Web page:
I noticed some remarks today on the Kindleboards about vouchers and education and the public school system. It’s an interesting, vital, and inflammatory topic. It tends to quickly polarize people. To be honest, I haven’t read much of the learned analysis written on both sides of the argument. I’m sure both have excellent lines of reasoning. I have read, though, of many examples of the results of voucher systems. Also, my wife taught for a while in several local public schools. So, of course, I’ve got an opinion.
Hey, when did I not have an opinion on something?
Obviously, it’s not a simple issue due to the quality differences there are from state to state, county to county, and district to district. I imagine there are probably a great many fine public schools out there. They do not exist in my part of California. It’s a shame, because I know a lot of public school teachers who are well-trained, love their jobs, and are dedicated to their students. One of the problems is that the system is stacked against them. Here in California, the public school system is focused more on money rather than students. And more money doesn’t automatically result in better-educated students.
In fact, our schools here seem designed to enable kids to slip on through with a minimum of education, jealously shielding them from learning. The one thing the California public school system does do well, however, is teaching kids how to take assessment tests. They take lots of ’em. Scads. Hordes. That way, the public school bureaucrats can see how a school is doing in teaching kids how to take tests. Also, that’s how they figure out where the money should flow.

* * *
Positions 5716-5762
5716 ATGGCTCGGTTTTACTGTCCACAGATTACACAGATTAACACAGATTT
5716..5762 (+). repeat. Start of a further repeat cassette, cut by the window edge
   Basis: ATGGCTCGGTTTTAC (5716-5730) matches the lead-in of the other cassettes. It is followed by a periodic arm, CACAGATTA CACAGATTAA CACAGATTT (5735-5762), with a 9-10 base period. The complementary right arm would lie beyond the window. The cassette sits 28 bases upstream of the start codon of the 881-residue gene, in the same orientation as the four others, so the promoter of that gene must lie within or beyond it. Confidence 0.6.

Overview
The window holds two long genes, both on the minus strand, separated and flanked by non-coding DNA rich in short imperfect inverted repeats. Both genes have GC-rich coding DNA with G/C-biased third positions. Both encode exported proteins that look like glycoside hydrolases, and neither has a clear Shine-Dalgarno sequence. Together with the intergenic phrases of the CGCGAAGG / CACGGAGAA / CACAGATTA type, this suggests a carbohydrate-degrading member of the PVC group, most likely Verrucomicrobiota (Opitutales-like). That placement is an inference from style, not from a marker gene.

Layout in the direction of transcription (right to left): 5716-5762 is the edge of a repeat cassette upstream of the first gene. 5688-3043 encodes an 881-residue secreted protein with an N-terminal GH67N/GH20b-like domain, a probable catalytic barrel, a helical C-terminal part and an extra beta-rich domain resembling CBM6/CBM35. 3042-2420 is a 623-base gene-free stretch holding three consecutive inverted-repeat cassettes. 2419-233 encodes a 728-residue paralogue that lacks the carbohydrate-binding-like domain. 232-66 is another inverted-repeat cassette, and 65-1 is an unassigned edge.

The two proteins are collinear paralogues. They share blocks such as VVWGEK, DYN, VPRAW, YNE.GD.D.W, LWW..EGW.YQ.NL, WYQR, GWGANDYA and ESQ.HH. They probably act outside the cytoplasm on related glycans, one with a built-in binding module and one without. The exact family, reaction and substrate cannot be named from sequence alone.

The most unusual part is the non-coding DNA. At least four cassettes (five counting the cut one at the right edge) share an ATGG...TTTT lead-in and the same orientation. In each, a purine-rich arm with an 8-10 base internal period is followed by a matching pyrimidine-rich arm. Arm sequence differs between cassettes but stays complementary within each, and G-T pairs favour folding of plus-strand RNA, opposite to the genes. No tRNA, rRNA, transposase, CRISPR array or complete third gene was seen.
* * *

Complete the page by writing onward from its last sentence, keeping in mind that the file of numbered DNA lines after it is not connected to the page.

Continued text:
One of the problems with this is that knowing how to take tests isn’t a skill that means much later on in life. Unless you’re going to get a job as a bureaucrat in the California public school system and spend your days creating tests.
Anyway, it’s a pity that kids can’t focus more on learning how to read, analyze, write, and do math without a calculator. They know a lot about Snoop Dogg and Katy Perry, but they might have issues with long division. That brings us around to vouchers.
I’m mostly all for vouchers. If a parent can get their kid into some kind of private school or a home school setting that they think will get their kid a better education, more power to them. And if they do, there’s no reason the government shouldn’t write a check to them for the chunk of tax money the government would’ve spent on that kid in a public school. No reason except for the fact that there are a lot of public school bureaucrats who probably don’t want to lose that money.
I said mostly in favor of vouchers because I think there’s a better way than vouchers. I think if a parent has their child enrolled somewhere else than the public school, then they shouldn’t get a voucher. Instead, they should simply get a tax exemption. Why should Mr. Jones be still paying taxes for public school when his kid is going to a private school? I see a slight difference between an exemption and a voucher. Vouchers can be controlled by the government: you can spend if on this kind of education, but you can’t spend it on that kind of education. A tax exemption wouldn’t have strings. It would just be a tax exemption.
At the end of the day, it’s pretty clear the free market can handle education a lot better than public schooling, despite all the wonderful, dedicated teachers you can find in public schools.